To assess the feasibility of transitioning the management of neglected tropical disease (NTD) campaigns to Ethiopia’s primary health care system, Eyu-Ethiopia, Ethiopia Ministry of Health, and the Collaborative Research and Training Center for NTDs conducted a multi-phase study of the system’s current capacity. This research involved reviewing existing practices for mainstreaming, gathering insights from stakeholders, assessing the system’s preparedness, and engaging stakeholders in developing mainstreaming strategies
Ethiopia is among the countries most impacted by neglected tropical diseases (NTDs). The World Health Organization recently highlighted mainstreaming, which entails transitioning the management of a health campaign from an external organization to the national primary health care system, as beneficial for NTD campaigns. Thus, Ethiopia aims to transition NTD interventions to its primary health care system.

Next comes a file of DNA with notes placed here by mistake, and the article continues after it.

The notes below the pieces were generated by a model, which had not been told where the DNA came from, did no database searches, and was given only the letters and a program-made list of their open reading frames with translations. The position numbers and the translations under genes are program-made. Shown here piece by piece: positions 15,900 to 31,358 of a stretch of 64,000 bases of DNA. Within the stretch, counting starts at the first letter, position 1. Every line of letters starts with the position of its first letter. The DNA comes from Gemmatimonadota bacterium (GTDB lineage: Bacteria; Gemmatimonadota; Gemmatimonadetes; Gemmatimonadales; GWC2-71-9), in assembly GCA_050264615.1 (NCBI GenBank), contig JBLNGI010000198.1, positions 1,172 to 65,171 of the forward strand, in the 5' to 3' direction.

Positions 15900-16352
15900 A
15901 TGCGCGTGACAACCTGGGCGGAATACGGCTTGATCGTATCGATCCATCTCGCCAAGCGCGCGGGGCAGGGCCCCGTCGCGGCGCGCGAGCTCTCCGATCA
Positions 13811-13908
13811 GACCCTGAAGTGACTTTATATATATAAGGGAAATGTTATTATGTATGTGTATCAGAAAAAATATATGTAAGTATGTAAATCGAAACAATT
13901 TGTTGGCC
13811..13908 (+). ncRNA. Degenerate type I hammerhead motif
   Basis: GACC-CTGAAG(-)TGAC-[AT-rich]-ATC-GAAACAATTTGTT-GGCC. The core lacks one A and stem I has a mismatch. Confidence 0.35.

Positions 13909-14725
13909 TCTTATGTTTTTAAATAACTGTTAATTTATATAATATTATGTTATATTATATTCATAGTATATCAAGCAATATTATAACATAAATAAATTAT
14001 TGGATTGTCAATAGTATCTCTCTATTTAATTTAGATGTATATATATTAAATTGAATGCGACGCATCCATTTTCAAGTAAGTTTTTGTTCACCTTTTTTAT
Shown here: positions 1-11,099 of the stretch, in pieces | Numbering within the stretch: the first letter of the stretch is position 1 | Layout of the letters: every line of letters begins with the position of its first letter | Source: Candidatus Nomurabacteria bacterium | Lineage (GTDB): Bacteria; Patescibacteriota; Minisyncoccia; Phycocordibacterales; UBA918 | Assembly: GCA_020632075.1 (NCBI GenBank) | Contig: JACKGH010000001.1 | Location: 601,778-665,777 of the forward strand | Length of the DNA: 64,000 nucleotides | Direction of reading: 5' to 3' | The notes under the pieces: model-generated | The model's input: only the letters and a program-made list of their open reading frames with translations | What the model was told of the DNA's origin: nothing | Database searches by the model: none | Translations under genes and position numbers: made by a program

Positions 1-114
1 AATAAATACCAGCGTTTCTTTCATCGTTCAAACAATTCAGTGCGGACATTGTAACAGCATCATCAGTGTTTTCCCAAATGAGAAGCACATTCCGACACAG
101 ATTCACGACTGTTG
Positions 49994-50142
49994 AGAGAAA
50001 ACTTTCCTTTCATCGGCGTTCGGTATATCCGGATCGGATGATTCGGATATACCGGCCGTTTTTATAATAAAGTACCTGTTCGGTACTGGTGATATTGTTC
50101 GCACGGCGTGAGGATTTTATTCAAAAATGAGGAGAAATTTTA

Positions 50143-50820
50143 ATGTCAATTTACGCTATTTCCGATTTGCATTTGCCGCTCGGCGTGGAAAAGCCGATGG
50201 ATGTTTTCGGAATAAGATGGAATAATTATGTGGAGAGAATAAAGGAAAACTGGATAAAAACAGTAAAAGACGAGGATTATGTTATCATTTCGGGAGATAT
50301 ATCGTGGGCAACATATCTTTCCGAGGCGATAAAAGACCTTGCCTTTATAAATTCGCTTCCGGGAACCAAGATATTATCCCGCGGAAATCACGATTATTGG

Mainstreaming is context-specific, and its implementation cannot necessarily be generalized from one setting to another. Prior to this study, minimal data were available on the Ethiopia primary health care system’s capacity to handle such a transition
The objectives of this study were to:
The study locations included eight regions of Ethiopia: Afar, Amhara, Gambela, Oromiya, Sidama, Somalia, SNNPR, and South West.
The findings from this study indicate that currently, Ethiopia’s primary health care system has limited capacity and readiness to fully assume management of NTD interventions. However, partial mainstreaming of NTD campaigns may be feasible.
Through a review of existing mainstreaming practices, researchers found that financing for mainstreamed campaigns is a consistent challenge across various locations. As reflected in the literature, key components for successful mainstreaming include strong governance, community engagement, dedicated funding, and adequate training for health care workers.
Dr. Teshome Gebre of the International Trachoma Initiative walks through the study’s results, lessons learned and promising practices.